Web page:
Food Photography Lighting Seminar

Last Fall Albuquerque Magazine responded to one of my promotional mailings with a request that I put on a food lighting seminar for some of their photographers. The request caught me by surprise… though I am quite comfortable with lighting food, I had never given thought as to what my food photography lighting “technique” even is, let alone teach it to others.

I agreed and we had our lighting workshop a couple of weeks ago. One of my long term clients, Wystone’s Tea, was gracious enough to open their doors to myself and the magazine so we could shoot in a restaurant environment as is the typical shooting situation for the magazine.

It was a thoroughly enjoyable afternoon and I hope that Albuquerque Magazine’s director of photography, Liz Lopez and staff photographer, Don James learned as much from me as I did from them.

Food photographer

Liz Lopez, Director of Photography for Albuquerque Magazine

Food photographer

One of the appetizing plates of food we photographed at Wystone's

Food photography

Another of the delicious foods we photographed at Wystone's.

5 thoughts on “Food Photography Lighting Seminar

  1. Would you mind sharing what kind of umbrella that is? Is that gold? It seems the strobe with the grid may have a cto gel in it?
    Love your work
    Debbi

    • Hi Debbie,
      What you are seeing is a photo I can’t believe came out. While Liz was shooting I slipped the flash on my camera and took the shot. I thought when the slaves caused the strobes to fire it would blow out the entire image. It didn’t but there is the color mismatch between the color of the strobes and the color of the camera mounted flash (much bluer). The Octabox behind Liz didn’t fire due to having the sync plugged into it and I think that is why it did not overexpose the image and why it has remained white. There are no gels used. The umbrella is called a masters brush. I forget the brand but you should be able to google it up. It has a silver center surrounded by shoot through white. This gives a beautiful feathered fall off from the center of the subject to the perimeter. It is intended for portrait use, but I have found it works very well with food.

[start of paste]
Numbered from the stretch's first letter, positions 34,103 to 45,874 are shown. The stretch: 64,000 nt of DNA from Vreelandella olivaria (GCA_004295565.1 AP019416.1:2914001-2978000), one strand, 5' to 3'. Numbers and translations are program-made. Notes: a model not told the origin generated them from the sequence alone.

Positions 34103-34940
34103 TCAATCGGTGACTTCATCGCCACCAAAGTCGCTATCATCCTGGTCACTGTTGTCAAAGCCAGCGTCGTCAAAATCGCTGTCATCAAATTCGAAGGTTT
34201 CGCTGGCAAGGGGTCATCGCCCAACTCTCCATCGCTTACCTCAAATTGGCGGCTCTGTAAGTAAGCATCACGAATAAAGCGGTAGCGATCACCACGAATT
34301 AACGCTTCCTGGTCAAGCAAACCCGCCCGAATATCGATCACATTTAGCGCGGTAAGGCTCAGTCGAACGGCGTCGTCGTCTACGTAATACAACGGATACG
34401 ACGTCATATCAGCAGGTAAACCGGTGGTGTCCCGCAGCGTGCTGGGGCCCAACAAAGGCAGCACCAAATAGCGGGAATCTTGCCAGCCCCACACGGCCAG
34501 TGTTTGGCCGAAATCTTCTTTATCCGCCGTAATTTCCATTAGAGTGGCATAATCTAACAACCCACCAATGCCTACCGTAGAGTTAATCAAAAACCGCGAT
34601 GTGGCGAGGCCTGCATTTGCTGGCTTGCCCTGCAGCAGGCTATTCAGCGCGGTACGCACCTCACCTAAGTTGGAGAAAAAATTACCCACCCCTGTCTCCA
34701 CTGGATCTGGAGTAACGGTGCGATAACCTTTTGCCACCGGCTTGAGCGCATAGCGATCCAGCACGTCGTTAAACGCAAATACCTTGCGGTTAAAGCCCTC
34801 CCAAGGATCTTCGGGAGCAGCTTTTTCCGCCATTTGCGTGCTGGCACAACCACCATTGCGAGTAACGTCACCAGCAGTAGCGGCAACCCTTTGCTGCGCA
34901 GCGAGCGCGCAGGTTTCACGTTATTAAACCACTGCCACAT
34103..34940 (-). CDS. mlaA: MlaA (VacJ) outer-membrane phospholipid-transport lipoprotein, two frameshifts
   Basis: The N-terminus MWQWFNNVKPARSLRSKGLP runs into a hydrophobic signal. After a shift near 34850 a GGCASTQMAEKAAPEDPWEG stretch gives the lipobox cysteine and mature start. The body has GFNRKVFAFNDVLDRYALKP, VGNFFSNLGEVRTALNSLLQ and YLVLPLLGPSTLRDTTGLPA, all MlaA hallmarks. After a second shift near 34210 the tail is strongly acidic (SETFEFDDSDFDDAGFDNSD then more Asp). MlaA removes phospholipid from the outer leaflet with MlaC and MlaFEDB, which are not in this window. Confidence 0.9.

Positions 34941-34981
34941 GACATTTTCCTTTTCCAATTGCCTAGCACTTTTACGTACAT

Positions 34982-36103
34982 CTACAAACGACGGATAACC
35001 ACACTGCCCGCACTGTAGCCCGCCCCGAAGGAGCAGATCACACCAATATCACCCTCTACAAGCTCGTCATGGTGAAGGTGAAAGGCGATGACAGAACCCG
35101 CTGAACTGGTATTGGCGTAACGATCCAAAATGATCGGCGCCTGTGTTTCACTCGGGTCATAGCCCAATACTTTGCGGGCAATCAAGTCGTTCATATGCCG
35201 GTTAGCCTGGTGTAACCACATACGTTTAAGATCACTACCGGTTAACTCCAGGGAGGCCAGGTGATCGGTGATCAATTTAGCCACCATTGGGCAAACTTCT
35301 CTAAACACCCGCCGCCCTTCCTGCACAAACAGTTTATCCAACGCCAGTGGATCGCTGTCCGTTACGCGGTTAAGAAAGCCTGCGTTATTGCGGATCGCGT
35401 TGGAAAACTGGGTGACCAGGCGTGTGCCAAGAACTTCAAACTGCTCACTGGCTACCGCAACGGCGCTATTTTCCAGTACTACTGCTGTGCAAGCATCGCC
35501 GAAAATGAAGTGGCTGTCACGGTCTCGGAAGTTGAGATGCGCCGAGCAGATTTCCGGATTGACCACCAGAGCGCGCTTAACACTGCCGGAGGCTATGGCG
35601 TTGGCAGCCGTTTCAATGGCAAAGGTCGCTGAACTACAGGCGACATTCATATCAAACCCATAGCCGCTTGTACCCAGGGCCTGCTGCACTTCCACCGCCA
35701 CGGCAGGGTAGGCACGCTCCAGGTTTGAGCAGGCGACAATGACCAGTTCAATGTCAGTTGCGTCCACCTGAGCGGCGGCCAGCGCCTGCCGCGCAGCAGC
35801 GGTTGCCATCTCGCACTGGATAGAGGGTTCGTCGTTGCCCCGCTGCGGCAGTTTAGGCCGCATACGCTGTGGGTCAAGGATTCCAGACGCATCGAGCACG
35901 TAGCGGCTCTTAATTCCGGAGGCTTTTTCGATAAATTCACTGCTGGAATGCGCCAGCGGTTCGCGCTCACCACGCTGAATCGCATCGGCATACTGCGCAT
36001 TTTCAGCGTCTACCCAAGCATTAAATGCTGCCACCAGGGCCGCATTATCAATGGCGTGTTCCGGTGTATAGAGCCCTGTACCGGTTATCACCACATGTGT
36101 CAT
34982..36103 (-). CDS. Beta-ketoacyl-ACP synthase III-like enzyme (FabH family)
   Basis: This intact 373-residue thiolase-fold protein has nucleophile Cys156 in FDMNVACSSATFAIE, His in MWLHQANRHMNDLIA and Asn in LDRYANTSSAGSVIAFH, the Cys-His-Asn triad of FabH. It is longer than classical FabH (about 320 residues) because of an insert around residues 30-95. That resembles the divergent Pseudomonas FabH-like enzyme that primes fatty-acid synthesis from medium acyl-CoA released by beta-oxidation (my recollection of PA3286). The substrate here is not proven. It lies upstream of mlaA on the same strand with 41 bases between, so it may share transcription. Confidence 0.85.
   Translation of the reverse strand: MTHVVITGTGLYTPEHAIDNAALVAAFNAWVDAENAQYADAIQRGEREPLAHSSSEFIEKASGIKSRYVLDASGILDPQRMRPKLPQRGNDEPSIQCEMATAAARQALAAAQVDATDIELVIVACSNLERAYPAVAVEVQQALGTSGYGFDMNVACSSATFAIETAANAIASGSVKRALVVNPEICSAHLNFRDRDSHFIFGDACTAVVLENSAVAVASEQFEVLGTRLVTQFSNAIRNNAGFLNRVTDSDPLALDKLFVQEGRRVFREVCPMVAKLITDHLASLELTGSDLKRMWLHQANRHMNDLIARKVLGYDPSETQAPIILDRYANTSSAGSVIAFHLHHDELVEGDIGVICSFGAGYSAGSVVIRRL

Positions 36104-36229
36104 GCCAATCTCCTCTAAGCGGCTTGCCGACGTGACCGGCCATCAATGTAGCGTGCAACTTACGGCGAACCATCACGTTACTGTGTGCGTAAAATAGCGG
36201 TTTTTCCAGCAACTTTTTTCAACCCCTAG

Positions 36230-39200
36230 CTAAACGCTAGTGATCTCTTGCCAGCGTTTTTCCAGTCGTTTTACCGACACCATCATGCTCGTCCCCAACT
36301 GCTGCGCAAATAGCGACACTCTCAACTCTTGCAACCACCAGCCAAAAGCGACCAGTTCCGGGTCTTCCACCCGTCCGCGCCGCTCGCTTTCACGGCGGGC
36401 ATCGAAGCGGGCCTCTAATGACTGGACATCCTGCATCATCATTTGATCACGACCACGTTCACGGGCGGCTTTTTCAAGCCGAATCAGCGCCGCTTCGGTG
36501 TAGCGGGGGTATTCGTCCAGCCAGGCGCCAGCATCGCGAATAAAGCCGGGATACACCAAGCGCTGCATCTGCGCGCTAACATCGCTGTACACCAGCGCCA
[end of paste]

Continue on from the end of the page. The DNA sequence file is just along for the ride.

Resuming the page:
Hope that helps,
      Mark

  2. Yes, masters brush. Westcott maybe. I read your article about micro stock and agree with you. I’m in a different position. I’m retired and use micro stock income to supplement my hobby. I never understood how anyone could live off it, but yuri manages to live really well.
    Thank you for answering. I found you via your new fish and chips image. I can always tell a true professional.
    Debbi

  3. You’re right. It is a Westcott. As for some doing well on microstock, those are the guys who are now screaming the loudest about the problems. I’ve read two interviews where Yuri spoke about it, one in which he said that he is having to upload massive amounts of photos just to keep his income from falling, another in which he says that he does not think anyone can make it in microstock anymore. He also indicates in this interview that he is moving toward direct licensing of his work and believes others will be doing the same…. I know that is what I have done. I recently licensed a photo over my own site for $800. It would take 2100 downloads at one of the microstock sites to make the same. That bargain basement price isn’t fair to either the photographer… or the client who ends up with the same image everyone else has.

    There is also one of the heavyweights at IS who lead a bashing attack against me when I suggested that microstock paid too little and was harming the industry. The thrust of his attack was where did I get off suggesting my work was worth more and that the pros were just going to have to learn to start working for their money. Then IS changed the contributor agreement and it cut commissions a small amount and this same guy is now ranting against IS on every forum and appears to be leading a charge to initiate legal action against IS.

    So it appears even those who were cashing in so well now see it as a less than desirable way to earn a living.

  4. Yes, I know who you are talking about. I followed that thread.

    Westcott no longer makes the masters brush. I asked why on their faceboook page and they said they didn’t sell well. Too bad, as I would have bought one just from your recommendation.
    Debbi

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